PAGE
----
The concept of being able to heat your premises via waste is an appealing one – especially in light of rising energy bills across the UK. Unfortunately, this line of thinking often leads to confusion around biomass and how it works in a heating system.
Biomass boilers use biological mass, typically in the form of wood and plant materials, to create heat energy and generate electricity. They don’t simply burn your waste and create energy – they are purpose-built energy solutions that utilise wood fuel to provide heat and hot water.
However, the size of the system and demand for an ongoing fuel source makes them more suited to niche applications. Agricultural businesses, for example, may benefit from a biomass boiler thanks to their access to potential fuel and larger physical space in which to site the boiler.
What is a biomass boiler?
A biomass boiler system takes organic matter and combusts it, either through automatic loading or manual filling. In an automatic system, you just keep the fuel store stocked with wood pellets or chips and the boiler will take the wood to the combustion chamber. Manual systems are more on-demand, with you having to fill the fuel store as and when you need it.
How do biomass boilers work?
Once the system is fuelled, gasification is used to produce heat. This is a two-stage process that sees the fuel burned at over 600C, releasing gas. This gas is then burned again, increasing internal temperatures to as high as 1200C.
Once this temperature has been reached, the system passes the gasses through a heat exchanger to heat water. Typically, the hot water is stored in a large tank to be circulated through a heating system when required. The boiler maintains temperature through a sensor that allows it to burn new fuel when it detects a temperature drop in the storage tanks.
Biomass boilers can provide both hot water and heating, as essentially all they do is circulate hot water – either to radiators or to taps, using flow and return pipe networks.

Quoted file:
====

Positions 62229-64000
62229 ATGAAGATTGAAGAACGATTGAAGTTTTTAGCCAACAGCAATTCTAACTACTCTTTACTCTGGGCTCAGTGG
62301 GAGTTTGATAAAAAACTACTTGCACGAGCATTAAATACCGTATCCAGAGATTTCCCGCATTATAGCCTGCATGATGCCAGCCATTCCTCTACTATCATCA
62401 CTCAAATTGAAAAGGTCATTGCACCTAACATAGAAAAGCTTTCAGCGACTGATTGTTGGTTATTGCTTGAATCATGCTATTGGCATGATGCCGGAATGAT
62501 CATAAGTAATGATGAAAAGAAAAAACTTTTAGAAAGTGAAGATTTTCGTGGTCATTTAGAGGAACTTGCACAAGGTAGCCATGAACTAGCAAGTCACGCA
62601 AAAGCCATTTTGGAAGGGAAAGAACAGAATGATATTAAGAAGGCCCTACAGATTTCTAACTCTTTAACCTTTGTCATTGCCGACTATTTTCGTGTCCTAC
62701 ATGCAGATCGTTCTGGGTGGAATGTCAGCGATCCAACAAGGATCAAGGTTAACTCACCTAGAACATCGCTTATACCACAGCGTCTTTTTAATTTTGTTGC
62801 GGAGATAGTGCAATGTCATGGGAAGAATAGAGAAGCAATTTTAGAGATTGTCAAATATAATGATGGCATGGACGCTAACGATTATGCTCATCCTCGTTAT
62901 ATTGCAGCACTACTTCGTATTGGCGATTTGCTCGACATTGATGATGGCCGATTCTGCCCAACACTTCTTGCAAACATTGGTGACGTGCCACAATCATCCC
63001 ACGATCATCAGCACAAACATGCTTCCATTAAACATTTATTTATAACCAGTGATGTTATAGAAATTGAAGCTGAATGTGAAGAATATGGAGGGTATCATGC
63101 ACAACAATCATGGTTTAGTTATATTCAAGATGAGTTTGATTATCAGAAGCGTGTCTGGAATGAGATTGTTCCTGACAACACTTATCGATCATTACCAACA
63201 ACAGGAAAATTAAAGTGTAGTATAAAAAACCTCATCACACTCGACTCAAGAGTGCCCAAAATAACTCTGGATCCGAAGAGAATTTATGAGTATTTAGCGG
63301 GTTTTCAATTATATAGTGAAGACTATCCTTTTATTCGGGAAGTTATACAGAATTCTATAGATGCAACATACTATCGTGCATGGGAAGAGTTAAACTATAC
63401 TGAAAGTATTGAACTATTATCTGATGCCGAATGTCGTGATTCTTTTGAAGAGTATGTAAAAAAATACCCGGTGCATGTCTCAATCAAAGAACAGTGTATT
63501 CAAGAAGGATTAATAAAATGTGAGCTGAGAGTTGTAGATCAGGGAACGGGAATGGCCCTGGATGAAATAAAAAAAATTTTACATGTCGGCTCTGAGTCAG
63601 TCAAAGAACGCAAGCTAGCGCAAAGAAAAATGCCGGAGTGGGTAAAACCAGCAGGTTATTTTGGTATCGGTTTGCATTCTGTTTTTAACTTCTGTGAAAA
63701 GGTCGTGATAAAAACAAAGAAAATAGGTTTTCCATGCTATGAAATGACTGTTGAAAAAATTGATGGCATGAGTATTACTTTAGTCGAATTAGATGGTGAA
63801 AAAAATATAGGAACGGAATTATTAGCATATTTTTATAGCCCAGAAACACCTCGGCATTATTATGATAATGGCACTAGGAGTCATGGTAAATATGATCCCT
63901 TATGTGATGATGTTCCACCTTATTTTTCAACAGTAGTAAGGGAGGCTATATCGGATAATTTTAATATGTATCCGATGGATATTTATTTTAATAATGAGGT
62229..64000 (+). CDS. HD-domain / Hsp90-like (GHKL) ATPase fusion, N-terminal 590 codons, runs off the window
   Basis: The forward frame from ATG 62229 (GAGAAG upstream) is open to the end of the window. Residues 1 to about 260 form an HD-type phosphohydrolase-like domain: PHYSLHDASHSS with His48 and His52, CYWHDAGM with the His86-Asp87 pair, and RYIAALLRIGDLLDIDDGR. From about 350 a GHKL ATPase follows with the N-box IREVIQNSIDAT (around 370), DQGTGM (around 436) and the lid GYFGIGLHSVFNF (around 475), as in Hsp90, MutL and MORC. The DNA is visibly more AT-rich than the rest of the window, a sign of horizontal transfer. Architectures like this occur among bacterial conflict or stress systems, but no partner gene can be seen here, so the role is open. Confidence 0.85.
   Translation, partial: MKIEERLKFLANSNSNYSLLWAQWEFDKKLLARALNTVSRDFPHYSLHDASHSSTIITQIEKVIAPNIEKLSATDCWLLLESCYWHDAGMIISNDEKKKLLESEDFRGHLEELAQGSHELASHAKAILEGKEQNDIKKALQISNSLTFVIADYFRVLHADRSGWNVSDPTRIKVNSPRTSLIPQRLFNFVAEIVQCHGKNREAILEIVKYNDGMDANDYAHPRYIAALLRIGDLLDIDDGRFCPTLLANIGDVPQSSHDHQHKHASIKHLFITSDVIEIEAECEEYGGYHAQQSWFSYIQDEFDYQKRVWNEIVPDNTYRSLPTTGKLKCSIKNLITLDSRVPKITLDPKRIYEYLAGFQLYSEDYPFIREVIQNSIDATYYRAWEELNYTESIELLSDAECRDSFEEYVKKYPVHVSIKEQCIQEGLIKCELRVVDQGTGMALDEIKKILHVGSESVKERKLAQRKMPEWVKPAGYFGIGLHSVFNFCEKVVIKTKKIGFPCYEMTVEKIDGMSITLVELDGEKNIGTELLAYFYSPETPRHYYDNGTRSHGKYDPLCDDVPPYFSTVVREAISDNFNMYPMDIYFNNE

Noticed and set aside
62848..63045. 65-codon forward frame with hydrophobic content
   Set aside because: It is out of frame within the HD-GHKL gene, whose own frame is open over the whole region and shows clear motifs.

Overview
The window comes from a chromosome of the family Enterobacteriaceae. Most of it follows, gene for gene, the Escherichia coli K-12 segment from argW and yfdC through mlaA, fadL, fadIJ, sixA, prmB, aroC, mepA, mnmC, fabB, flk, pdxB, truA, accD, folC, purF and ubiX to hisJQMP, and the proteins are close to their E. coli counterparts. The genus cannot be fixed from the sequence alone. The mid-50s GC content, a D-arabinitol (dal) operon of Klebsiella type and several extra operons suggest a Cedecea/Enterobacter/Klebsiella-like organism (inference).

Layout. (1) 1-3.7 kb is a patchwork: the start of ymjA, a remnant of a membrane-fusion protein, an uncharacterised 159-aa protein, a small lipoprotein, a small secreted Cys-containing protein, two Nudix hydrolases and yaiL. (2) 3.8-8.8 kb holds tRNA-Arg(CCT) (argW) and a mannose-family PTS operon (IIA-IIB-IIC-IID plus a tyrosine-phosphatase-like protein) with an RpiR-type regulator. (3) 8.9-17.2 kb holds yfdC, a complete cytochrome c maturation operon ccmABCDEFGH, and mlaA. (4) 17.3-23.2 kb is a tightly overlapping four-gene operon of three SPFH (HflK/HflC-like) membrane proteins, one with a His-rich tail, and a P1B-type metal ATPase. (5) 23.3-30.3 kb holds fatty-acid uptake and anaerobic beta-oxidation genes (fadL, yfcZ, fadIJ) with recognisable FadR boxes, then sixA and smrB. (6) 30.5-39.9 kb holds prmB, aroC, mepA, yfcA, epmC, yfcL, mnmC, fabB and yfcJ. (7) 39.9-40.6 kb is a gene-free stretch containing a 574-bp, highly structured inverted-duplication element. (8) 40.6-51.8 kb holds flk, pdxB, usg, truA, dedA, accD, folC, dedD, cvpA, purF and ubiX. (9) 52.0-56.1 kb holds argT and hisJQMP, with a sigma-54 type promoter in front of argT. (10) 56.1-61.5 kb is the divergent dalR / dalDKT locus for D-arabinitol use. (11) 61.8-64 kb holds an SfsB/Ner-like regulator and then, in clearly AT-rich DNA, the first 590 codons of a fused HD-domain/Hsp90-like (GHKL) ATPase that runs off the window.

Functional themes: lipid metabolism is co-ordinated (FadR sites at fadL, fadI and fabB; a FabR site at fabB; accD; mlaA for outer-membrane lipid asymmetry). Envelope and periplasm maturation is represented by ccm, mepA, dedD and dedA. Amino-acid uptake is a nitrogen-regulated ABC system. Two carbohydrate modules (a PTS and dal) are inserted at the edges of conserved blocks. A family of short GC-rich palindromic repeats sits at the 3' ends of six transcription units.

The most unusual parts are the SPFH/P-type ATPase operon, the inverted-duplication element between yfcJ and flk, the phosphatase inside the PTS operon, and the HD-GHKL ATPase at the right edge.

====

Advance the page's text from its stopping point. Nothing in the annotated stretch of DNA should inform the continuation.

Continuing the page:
Are biomass boilers a good idea?
Like many other technologies available in renewable energy, the ‘usefulness’ of a biomass boiler depends on the nature of your business, property and activities. Seeing some of their advantages may help you make a decision. These include:
- Biomass boilers are classed as carbon neutral as the emissions caused by burning are offset by growing new plants.
- They are useful for disposing of waste wood, making them ideal for businesses that produce such waste.
- The prices for wood pellet fuel are more stable when compared to the fluctuating energy market.
- Compared to other forms of more rural/off-grid energy generation, like oil and LPG, biomass can be around 40% cheaper.
- Biomass boilers are more robust in operation than some alternatives, such as heat pumps, as they require less insulation to function efficiently.
- Biomass boilers can be installed and retrofitted to your existing radiator network without the disruption or cost of having to replace them.
The disadvantages, however, are more specific and limiting to certain types of business. These are:
- Biomass boilers require lots of space for installation due to the size of the system and fuel tank. You’ll need enough space for the boiler, tanks and fuel store.
- The initial cost of a biomass boiler installation may be higher than other types of renewable heat technologies.
- You need to ensure you have access to ready fuel sources and that the fuel is kept dry. If moisture gets into your fuel, it may still operate but it will be at reduced efficiency. In some cases where fuel gets too wet, it can cause your system to fail entirely.
- Biomass boilers require more maintenance than some other heating systems as they must be cleaned regularly and often refuelled manually.
Ultimately then, deciding whether a biomass boiler is right for your business is a case of assessing your existing activities and physical space. Provided you have the space for one, can afford the installation and have ready access to fuel they are a great energy source that helps you to decarbonise. If you don’t meet those conditions, however, they are likely not worth it compared to other systems like heat pumps.
Here at Quora Group we help businesses choose and maintain the right power and heat systems for their commercial premises. If you’re interested in a biomass boiler or you already have one and need help with it, contact us today.